FBI Outreach to CAIR 'Comical', sez Emerson

* Actually its far worse than comical: all of the seditious bastards at CAIR and their supporters should have been arrested long ago, and if it wasn’t for a treacherous judiciary that sabotages and perverts the law it might have happened already. 

The FBI’s outreach efforts to the Council on American-Islamic Relations have been counterproductive, according to an expert at a Senate hearing on countering violent Islamism who called the group an extension of the extremist Muslim Brotherhood.

* Update: Judge Orders Al-Arian’s Release on Bond

He agreed to testify, truthfully, about terror financing in the USA in exchange for being granted immunity from prosecution, then he refused to testify after being granted immunity. Then this appeasement Judge orders him released from custody pending further prosecution and deportation. What a farce America’s political and judicial system has become.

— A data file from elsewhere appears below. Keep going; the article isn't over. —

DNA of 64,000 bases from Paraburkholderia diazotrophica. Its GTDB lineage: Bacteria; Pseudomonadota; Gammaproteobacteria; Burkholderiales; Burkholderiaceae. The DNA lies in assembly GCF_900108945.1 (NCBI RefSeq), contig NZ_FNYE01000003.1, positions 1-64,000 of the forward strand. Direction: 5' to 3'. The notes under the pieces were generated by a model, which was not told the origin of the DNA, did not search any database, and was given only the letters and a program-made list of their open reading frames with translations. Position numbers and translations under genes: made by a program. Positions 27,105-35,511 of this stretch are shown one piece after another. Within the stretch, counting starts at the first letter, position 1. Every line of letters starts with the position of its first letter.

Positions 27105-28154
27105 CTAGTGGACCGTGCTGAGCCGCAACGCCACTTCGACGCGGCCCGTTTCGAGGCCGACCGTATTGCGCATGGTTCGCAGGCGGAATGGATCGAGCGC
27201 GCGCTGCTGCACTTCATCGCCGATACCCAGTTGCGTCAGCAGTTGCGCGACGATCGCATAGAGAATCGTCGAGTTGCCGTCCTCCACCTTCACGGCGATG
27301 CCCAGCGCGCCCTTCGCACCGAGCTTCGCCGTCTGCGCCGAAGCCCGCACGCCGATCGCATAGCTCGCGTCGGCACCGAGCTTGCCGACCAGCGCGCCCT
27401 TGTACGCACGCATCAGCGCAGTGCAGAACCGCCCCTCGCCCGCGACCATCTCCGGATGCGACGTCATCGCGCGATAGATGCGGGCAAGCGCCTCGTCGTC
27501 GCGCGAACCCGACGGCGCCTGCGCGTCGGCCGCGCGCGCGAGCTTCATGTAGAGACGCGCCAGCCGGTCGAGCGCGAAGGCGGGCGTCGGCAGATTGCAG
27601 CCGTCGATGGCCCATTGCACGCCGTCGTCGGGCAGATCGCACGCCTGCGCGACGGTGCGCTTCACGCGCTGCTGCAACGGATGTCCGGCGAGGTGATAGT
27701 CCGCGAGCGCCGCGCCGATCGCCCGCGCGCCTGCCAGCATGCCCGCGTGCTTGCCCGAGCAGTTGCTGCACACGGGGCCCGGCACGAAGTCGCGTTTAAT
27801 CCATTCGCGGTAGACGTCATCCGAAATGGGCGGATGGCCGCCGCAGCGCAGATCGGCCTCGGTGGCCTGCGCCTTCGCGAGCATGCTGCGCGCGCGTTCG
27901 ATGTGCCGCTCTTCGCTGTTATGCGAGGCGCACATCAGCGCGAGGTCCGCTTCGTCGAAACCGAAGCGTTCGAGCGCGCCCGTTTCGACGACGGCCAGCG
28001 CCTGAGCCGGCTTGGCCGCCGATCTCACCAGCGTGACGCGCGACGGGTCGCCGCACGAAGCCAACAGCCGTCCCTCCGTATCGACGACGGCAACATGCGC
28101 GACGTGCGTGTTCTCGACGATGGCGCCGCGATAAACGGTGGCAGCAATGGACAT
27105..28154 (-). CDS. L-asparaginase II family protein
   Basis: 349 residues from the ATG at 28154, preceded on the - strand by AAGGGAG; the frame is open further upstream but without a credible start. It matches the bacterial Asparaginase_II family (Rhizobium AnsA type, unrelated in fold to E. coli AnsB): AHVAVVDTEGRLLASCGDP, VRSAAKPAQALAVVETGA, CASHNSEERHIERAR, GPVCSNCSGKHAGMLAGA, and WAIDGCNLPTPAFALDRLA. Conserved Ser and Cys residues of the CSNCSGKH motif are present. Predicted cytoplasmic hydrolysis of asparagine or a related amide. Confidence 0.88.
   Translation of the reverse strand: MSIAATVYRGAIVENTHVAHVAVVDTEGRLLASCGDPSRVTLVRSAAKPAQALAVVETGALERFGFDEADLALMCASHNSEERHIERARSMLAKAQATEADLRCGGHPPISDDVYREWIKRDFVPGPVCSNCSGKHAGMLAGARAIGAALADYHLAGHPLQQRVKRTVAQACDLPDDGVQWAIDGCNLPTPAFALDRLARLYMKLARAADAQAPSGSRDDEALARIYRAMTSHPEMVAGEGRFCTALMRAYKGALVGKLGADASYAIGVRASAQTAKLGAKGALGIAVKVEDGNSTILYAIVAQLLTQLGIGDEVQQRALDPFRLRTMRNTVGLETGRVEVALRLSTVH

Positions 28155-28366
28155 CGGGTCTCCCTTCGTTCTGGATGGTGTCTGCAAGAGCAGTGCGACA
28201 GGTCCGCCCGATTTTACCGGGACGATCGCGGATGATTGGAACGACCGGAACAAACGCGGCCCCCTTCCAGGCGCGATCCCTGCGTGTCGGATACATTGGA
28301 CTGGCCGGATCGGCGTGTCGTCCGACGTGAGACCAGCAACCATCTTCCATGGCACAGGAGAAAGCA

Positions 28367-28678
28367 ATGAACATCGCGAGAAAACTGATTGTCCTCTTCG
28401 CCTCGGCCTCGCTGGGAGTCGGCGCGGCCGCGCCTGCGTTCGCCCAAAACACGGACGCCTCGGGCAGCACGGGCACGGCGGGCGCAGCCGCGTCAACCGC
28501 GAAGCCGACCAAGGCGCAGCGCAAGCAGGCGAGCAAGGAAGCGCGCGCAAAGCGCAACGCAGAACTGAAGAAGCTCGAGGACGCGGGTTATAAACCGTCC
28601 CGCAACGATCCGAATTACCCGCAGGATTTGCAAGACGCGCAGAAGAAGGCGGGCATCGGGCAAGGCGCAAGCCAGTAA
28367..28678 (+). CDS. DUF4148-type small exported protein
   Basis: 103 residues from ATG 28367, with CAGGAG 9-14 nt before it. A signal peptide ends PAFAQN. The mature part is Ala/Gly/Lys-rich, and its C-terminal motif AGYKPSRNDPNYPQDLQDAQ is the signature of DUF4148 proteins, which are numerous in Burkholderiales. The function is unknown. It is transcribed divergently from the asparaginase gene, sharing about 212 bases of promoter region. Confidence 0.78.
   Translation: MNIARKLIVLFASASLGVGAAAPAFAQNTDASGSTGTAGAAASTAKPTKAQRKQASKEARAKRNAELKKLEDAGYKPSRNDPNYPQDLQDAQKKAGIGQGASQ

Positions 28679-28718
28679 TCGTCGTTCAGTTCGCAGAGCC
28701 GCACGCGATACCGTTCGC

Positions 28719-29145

**** People like Brinkema will bring bring about the collapse of the US much sooner than any financial crisis….***


Although other witnesses told the Senate Homeland Security panel that communication with CAIR is beneficial, Zeyno Baran, senior fellow at the Hudson Institute, a conservative think tank, said its relationship with the FBI leaves agents ill-prepared to work with the American Muslim community.

For months now, FBI agents have been trained by CAIR to be sensitive to Muslims,” she said. “This is completely self-defeating.”

Baran said she believes CAIR was founded by the Muslim Brotherhood to influence U.S. officials, and works not as a faith group but as one with a political agenda of Islamism, a philosophy that treats Islam as a political ideology.